So you’ve decided to visit the Lion City – the cosmopolitan metropolis that has so much to offer for visiting travellers. Get off the typical tourist trail and experience Singapore on a more personal level. Just so you don’t waste your time standing in line with the other toursits, here’s what NOT to do, and what TO DO instead in Singapore.
- Ride the Singapore Flyer
Why Not? Yes, this may be the biggest observation wheel in the world. And okay, it’s bigger than the London Eye. But so what? At the end of the day the Singapore Flyer is a ferris wheel ride that costs $25 dollars for a short 45 minute ride. Tourists fall into the 360-degree trap because they feel it is one of the things to do when you visit Singapore. It really isn’t. Admire it from afar because it is certainly a great feat of engineering, and looking is for free.
Do this instead: There is a much better way of enjoying Singapore from up high and that’s at the SkyPark at Marina Bay Sands North Tower – that insane looking surfboard deck perched on top of three tall buildings. Ku Dé Ta Club Lounge does a nice G&T and other refreshing cocktails. Sip away and gaze over Singapore during the evening when the sun sets and the landscape starts to twinkle with millions of city lights.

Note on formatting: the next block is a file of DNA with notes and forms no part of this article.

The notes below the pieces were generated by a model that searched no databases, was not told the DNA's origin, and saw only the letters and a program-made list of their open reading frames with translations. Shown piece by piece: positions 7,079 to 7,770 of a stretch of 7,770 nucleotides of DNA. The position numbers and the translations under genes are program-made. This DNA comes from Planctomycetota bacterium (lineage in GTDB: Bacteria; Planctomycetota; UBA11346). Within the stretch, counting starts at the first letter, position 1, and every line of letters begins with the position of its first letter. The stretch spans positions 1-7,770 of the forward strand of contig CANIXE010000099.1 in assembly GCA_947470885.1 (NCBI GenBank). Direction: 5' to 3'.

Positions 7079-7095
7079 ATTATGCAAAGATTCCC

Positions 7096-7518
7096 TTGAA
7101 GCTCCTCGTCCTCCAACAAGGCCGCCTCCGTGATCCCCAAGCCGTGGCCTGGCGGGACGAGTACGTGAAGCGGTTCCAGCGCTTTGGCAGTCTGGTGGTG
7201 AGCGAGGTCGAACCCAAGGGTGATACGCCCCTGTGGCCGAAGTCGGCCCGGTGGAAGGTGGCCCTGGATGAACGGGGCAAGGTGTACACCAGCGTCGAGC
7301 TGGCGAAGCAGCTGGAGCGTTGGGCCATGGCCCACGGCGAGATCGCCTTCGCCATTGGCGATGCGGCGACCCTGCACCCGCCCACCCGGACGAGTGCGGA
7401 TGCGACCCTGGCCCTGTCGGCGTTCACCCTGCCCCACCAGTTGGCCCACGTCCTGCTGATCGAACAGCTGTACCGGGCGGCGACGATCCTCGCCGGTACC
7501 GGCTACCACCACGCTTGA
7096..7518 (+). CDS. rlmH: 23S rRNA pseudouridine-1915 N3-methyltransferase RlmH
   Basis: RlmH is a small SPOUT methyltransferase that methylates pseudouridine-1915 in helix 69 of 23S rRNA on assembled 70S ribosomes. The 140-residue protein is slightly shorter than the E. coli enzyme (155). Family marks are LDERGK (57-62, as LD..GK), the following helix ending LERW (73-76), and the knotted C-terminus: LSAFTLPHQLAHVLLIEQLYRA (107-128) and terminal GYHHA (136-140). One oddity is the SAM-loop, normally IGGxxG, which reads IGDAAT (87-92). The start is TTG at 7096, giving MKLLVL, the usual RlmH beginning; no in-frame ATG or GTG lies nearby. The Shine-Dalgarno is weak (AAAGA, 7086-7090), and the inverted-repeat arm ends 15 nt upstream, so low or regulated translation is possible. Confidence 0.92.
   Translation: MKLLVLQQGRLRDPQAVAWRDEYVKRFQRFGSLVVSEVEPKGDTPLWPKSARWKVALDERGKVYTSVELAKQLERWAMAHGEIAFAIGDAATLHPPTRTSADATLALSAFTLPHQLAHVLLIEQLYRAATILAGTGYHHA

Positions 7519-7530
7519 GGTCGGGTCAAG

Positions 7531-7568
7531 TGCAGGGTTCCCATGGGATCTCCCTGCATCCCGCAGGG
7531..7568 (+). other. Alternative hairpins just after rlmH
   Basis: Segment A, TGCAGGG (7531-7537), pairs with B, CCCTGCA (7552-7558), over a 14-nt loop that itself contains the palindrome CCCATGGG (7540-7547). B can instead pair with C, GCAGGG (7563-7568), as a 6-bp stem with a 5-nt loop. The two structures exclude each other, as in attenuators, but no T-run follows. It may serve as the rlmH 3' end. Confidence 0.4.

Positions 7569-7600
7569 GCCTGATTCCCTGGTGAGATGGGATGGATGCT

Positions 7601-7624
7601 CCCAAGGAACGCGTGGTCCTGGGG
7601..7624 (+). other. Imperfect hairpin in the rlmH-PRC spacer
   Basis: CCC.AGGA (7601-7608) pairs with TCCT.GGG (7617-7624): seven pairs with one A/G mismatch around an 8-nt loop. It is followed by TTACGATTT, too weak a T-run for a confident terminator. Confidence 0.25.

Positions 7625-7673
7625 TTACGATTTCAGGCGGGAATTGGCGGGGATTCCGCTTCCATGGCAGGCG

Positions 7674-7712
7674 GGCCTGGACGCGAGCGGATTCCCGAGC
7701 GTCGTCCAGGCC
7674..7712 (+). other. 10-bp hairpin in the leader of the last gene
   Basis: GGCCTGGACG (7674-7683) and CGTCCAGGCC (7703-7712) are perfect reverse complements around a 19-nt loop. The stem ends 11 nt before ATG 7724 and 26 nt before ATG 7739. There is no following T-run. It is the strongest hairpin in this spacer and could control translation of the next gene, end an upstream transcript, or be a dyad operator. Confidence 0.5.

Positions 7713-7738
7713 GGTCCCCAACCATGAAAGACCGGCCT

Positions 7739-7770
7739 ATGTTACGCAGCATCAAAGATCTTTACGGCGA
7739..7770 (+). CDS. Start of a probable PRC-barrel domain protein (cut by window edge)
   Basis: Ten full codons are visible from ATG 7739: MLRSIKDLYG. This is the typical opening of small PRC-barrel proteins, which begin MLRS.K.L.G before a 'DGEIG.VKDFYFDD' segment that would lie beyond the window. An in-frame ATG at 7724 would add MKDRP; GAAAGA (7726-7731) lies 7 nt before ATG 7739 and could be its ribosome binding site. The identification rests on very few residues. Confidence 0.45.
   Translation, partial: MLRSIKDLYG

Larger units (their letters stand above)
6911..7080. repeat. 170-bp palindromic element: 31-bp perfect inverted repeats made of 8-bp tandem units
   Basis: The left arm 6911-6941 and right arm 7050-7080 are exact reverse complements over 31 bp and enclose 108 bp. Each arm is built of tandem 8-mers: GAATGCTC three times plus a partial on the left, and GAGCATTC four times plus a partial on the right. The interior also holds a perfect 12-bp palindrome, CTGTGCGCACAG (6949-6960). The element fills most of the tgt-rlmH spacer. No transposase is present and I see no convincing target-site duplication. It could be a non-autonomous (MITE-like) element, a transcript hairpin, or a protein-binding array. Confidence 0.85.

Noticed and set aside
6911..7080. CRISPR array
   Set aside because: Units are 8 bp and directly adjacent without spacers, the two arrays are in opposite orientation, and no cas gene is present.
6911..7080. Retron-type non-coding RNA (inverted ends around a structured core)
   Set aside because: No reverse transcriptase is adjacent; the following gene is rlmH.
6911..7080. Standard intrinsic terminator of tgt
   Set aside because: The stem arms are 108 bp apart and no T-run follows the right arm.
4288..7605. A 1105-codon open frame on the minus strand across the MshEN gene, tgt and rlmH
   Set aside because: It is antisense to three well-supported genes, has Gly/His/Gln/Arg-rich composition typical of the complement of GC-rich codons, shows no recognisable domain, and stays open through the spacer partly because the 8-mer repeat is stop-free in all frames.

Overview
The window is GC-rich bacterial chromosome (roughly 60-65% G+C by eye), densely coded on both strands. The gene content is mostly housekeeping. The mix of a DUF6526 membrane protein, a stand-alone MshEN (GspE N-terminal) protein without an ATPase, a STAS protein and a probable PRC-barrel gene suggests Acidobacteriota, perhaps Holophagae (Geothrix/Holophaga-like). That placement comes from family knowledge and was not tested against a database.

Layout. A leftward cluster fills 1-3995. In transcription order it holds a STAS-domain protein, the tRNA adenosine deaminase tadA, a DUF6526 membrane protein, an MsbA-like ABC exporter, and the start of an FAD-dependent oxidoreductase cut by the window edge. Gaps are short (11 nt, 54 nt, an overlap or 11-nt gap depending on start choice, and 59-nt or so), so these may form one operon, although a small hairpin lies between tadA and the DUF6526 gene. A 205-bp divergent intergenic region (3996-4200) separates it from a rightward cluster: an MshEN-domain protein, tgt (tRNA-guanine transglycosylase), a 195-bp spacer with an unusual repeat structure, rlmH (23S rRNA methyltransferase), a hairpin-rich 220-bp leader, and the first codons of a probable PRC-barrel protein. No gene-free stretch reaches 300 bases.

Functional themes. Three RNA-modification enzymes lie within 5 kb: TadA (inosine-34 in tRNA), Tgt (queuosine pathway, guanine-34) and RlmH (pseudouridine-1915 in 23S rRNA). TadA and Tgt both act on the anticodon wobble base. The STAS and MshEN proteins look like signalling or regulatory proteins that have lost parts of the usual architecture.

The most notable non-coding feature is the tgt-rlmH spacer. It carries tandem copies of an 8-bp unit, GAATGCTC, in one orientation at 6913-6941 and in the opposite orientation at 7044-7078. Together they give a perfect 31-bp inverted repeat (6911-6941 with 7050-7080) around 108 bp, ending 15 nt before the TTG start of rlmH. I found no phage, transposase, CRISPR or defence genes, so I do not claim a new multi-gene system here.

- Drink a Singapore Sling
Why not? Again, this is a common steriotype that tourists feel they must to do: to head to Raffles Hotel to the Long Bar and order a Singapore Sling. A word to the wise: do as the name suggests and sling it! The Singapore Sling is not the tastiest of cocktails. In fact to many (in the nicest way possible) it’s horrible and not up to many peoples’ tastes. To add insult to injury, the concoction isn’t cheap at $28 a glass! Do yourself a favour and try the drink for yourself beforehand here’s the Raffles Hotel recipe:
15ml Cherry Heering
7.5ml Dom Bendictine
120ml Sarawak Pineapple Juice
15ml Lime Juice
A dash of Angostura Bitters
Garnish with a pineapple slice and cherry
Pour ingredients, from the gin to the grenadine, into a cocktail shaker. Add the bitters. Add ice. Cover and shake for about 30 seconds. Fill a tall glass with ice, then strain the cocktail over the ice.
So did you try to make it? Horrid isn’t it? Now put your purse in your bag and walk away.